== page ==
<NGaiman> James Branch Cabell’s novel, where he meets his father, Coth, who is being tortured in Hell, although not entirely to his satisfaction. The starting point for Season of Mists was I think a quote from Teilhard de Chardin, to the effect that he believed in Hell, because it was church Dogma that there was a hell, but he did not have to believe that there was anyone IN hell.
<Puck> Go ahead MikeyTree.
<MikeyTree> Are there any current authors whose work you particularly like or admire? Songwriters often listen to a song they particularly like and think “boy, I wish I had written that song”. How about you? What has really inspired you?
<NGaiman> mikeytree next… let’s see… (starting to run out of steam here, a little. Deep breath, and…) lots of authors, living and dead, do that ‘gosh I wish I could do that’ thing to me. Chesterton. Carroll. (Jonathan and Lewis.) I love Clive Barker’s short fiction, where he crafts these Firbankian sentences. joe Orton. In comics, Alan Moore’s work still has the capacity to thrill me, so does Dave Sim’s. e.e. cummings…. Hugh Sykes Davies. Rudyard Kipling. Cabell again, when he was on form. Hope Mirrlees (but only in LUD IN THE MIST)…. Gene Wolfe. Geoff Ryman (you must all go and buy 253, his new novel, for it is a wonderful thing.) Susanna Clarke. Um… we could be here all night. There you go.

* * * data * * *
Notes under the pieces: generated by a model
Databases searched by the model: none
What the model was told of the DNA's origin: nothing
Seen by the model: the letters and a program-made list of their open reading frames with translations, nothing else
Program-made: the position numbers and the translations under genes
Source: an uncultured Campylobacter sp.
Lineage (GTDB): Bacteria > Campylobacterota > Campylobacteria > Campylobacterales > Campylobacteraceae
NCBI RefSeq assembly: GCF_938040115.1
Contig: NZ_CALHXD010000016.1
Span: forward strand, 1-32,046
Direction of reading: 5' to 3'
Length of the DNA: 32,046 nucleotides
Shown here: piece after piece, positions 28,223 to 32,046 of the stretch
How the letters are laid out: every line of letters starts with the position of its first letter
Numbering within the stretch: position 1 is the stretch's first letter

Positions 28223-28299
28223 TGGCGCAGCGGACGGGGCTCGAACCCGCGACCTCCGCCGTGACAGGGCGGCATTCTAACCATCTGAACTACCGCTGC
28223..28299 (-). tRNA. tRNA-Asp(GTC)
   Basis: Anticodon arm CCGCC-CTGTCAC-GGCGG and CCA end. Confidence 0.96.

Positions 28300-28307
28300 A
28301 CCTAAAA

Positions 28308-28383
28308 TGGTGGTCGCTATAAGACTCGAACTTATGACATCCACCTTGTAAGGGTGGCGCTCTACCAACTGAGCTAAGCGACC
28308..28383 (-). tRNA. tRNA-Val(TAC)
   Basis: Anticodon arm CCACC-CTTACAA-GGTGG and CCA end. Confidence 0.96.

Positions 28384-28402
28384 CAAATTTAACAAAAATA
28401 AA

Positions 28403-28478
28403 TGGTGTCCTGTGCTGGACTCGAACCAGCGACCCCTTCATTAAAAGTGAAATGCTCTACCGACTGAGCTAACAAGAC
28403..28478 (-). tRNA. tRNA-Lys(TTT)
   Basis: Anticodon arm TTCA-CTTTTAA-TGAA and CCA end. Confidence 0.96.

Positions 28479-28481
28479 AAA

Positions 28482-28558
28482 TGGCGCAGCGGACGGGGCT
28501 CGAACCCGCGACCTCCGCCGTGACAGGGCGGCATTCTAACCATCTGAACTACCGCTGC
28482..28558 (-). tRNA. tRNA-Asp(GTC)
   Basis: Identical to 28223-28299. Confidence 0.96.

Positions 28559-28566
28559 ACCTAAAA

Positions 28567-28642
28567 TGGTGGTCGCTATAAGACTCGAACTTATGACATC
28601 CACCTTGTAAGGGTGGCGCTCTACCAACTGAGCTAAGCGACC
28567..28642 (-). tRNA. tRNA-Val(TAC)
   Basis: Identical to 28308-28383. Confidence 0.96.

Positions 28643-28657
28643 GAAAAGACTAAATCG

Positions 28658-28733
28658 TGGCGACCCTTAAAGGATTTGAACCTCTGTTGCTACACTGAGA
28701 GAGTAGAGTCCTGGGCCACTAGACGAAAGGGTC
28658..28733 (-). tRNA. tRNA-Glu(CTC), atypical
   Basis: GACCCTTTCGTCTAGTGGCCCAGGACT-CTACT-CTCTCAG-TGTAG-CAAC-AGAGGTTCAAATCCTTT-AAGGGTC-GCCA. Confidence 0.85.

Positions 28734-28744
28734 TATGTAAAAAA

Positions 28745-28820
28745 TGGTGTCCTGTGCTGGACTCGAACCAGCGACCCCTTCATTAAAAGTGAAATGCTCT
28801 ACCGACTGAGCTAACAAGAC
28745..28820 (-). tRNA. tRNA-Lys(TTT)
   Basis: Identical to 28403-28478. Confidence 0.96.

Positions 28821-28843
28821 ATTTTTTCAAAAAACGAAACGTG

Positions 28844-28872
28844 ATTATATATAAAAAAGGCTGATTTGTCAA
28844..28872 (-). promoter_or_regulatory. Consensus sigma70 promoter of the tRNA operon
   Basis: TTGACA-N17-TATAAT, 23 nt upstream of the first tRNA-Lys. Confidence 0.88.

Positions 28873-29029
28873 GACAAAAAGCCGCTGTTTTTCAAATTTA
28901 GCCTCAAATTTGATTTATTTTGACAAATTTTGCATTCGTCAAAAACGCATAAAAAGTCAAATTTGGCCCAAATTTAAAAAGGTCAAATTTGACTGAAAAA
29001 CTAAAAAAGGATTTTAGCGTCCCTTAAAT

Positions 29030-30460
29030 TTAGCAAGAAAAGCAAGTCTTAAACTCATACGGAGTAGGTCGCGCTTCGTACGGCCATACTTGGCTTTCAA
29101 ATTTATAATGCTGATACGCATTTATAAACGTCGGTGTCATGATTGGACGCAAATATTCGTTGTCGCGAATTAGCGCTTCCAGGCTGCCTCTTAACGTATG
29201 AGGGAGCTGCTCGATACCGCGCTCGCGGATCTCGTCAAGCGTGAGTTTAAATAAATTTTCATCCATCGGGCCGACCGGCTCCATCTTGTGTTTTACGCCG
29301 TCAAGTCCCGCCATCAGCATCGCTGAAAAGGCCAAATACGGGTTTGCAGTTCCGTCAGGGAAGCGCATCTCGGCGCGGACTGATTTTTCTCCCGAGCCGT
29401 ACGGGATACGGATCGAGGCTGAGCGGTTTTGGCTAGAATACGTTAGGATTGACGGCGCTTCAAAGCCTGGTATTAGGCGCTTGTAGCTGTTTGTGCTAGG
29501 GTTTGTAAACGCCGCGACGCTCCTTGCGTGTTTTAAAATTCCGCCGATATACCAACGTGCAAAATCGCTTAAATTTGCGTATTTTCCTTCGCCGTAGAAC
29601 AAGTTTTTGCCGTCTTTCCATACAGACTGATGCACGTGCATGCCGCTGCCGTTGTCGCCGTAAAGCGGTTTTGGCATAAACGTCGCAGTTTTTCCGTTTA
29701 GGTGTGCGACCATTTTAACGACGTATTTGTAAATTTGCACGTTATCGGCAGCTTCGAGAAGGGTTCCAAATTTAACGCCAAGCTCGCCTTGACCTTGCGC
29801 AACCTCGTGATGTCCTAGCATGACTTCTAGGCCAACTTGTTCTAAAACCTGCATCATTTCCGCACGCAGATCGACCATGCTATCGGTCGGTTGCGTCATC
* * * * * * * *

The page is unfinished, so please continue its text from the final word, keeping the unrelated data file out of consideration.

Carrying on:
<Irina> Hello, Neil! Thanks for coming! I was wondering, was there a lot of pressure involved in writing Terry Pratchett’s character of Death when you wrote GOOD OMENS together, since the character is so popular? Or any other pressures, for that matter?
<Puck> We’re running out of time, and I’m sure Neil’s fingers are getting tired, so we’ll have to cut this short. We’ll continue the queue posted, and then end it.
<NGaiman> Well, he wasn’t that popular when we wrote Good Omens,a lthough he was my favourite of terry’s characters, which was why I chose him as the Death. (I’m allowed to tell people I wrote most of the four horsemen stuff — and all the Other Four Horsemen stuff — and Terry’s allowed to tell people that the Death of Agnes Nutter is all his. beyond that people can guess, but may well be wrong.) There weren’t many pressures — we weren’t even sure that anyone would want to publish it when it was done. It was really written, mostly, to amuse each other.
<Irina> Good way to write, I’d imagine…
<NGaiman> There are, by the way, good things happening on the Good Omens movie. Or it looks like there are. The Samuelsons, who did Wilde and carrington and Tom and Viv are making it and, if their last e-mail is to be believed, things are taking shape in very good ways. And I’ll say more the moment they tell terry and me that the contracts are signed, sealed and whatevered.
<tyg> Hi Neil. How’s the translation on Princess Monokike (sp?) coming, as well as the collaboration with Harlan. Also, what are you and the kids doing for Halloween? I’m also told I should say “Happy birthday from everyone”